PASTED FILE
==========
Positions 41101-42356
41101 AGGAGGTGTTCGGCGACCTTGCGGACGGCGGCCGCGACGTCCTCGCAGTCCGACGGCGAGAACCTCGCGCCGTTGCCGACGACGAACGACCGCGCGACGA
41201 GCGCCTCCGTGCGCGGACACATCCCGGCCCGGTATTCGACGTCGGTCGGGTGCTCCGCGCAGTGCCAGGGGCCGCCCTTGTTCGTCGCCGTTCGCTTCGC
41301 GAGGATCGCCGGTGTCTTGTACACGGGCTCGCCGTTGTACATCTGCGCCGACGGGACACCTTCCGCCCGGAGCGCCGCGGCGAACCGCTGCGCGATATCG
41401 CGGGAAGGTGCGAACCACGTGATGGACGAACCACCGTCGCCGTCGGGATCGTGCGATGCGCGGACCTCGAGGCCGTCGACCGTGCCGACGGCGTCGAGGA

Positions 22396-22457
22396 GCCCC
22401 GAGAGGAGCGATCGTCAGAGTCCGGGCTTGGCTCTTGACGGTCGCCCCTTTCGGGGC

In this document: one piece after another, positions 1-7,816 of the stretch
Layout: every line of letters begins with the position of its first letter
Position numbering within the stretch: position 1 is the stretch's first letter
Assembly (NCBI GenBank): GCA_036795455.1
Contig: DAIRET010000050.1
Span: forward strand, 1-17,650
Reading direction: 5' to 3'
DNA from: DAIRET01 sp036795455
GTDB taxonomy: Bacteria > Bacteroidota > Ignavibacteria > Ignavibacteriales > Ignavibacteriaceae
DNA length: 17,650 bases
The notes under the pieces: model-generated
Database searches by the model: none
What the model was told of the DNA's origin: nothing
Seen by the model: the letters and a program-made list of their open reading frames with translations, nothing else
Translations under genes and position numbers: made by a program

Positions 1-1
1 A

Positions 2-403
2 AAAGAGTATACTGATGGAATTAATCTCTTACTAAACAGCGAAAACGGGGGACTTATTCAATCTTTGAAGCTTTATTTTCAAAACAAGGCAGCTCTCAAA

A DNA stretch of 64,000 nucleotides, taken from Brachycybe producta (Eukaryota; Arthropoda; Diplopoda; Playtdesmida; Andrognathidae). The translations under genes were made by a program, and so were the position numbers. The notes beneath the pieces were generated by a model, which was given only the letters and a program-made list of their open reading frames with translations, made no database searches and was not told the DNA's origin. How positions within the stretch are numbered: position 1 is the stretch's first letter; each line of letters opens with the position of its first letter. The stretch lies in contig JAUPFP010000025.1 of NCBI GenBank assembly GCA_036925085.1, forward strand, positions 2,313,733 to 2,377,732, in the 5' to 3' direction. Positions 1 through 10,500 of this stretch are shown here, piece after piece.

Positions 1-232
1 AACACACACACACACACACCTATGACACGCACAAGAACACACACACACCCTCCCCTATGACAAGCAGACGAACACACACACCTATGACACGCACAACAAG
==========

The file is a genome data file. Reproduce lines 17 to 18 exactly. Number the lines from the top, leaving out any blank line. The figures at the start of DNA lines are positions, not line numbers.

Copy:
GTDB taxonomy: Bacteria > Bacteroidota > Ignavibacteria > Ignavibacteriales > Ignavibacteriaceae
DNA length: 17,650 bases